I was surprised to feel the strength in my legs as they pushed me further uphill, the capacity in my lungs, and the willingness of my mind. About halfway up we encountered the base of the sheer granite wall we would eventually come out atop and I marvelled at how it felt to weave my body through the overlapping and ill-placed boulders at its base. I placed one foot after the other at unusual angles and reached across to grasp a rough spine with just enough grip to pull me forward. I thought, ‘look at me go!’ And I mentally high-fived myself.
When we finally stepped out of the forest and onto the lookout, I was elated. The breeze swept over my damp skin and, although I was only standing at 800 meters, I truly felt on top of the world. I took in the view, then asked my husband to take a photo of me to commemorate my achievement. I stood there, proudly grinning for ear to ear thinking, ‘look at me in my fucking glory!’
Click. That click changed everything.
My husband flipped the screen around to show me the image. My legs weakened under me, my stomach turned in on itself. There I was, short and squat, gangly arms, rounded shoulders, thin hair slicked to my skull. There was my thick shape-less waist. There were my wide hips and tree-trunk legs that ran into my shoes without the benefit of a tapered ankle. The wind hadn’t just left my sails, my boat had sunk. I sat down and cried. Surrounded by nature, and an incredible vista as a reward for my accomplishment, all I could do was press my hands to my face and sob. My husband sat next to me and put an arm around me. He didn’t say anything, he just waited.
I’ve had these moments before in my life. Plenty of times in fact. School photos, engagement photos, family photos. Sometimes it’s been my weight, sometimes my posture, other times it’s my snaggle tooth that no one else ever seems to be able to see. But this time was unique in the abruptness. I had felt beautiful and then I had felt ugly, all in the second it took to click the shutter. The thoughts rushed in.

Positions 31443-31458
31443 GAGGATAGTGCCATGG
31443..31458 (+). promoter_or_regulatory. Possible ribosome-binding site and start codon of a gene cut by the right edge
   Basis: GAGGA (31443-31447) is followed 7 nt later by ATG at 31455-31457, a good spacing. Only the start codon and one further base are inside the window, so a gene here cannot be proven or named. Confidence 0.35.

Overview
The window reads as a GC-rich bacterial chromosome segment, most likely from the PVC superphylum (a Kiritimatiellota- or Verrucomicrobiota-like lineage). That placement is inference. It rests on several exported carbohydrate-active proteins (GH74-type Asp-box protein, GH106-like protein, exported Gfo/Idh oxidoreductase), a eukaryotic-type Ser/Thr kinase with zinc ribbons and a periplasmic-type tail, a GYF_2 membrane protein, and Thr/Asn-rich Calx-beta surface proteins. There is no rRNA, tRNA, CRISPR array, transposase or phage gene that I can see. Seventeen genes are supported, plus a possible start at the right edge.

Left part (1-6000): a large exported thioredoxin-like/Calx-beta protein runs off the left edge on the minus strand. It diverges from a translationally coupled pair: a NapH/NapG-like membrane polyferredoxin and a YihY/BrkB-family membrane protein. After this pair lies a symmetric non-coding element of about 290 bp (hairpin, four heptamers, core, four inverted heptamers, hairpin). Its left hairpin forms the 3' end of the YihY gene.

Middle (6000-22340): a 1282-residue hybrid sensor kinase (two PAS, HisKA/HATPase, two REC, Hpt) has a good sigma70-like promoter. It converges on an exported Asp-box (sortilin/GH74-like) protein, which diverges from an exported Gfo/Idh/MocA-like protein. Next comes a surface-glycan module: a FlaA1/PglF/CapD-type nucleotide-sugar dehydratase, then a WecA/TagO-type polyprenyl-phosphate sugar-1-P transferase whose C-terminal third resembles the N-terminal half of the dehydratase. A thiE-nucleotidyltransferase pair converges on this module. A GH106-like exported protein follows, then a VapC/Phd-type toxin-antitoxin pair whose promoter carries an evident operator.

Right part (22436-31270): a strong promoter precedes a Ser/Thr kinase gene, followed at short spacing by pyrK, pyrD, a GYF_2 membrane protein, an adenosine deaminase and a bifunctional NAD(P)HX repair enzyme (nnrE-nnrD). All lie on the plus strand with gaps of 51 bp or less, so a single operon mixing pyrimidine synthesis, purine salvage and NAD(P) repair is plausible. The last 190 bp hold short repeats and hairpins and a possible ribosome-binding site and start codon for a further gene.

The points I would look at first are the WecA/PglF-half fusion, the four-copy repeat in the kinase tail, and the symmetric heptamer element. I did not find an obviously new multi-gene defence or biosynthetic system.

‘Look how fat you are.’
‘No one would find you attractive.’
‘Why do you eat so much. You don’t deserve to eat like that.’
‘You’re not as pretty as other women and definitely not as worthy of love.’
As my tears slowed down, so did the automatic thoughts that were cruelly filtering that image through decades of judgment that wasn’t mine. In the tiniest bit of silence that appeared between them, I heard a question. It wasn’t profound, it was simple.
‘Is this how you want to experience this moment?’
I wiped my face (probably on my husband’s shirt) and made a decision: I wasn’t going to waste my beautiful moment – my accomplishment – feeling that way. Completely to my surprise, it worked.
The abrupt shift from how I felt to what I thought had forced me to ask if I accepted those negative beliefs as truth. Those judgements had been so incongruent with the rest of my experience that it allowed me to starkly see them as something outside of myself, layers of judgement that I had internalized over thirty years since that first dance teacher told me I couldn’t move my body the way I was supposed to. The power of that specific shutter click was that it allowed me to set aside those voices and listen to my own – and my own said, ‘fuck yeah, look at what you’ve accomplished.’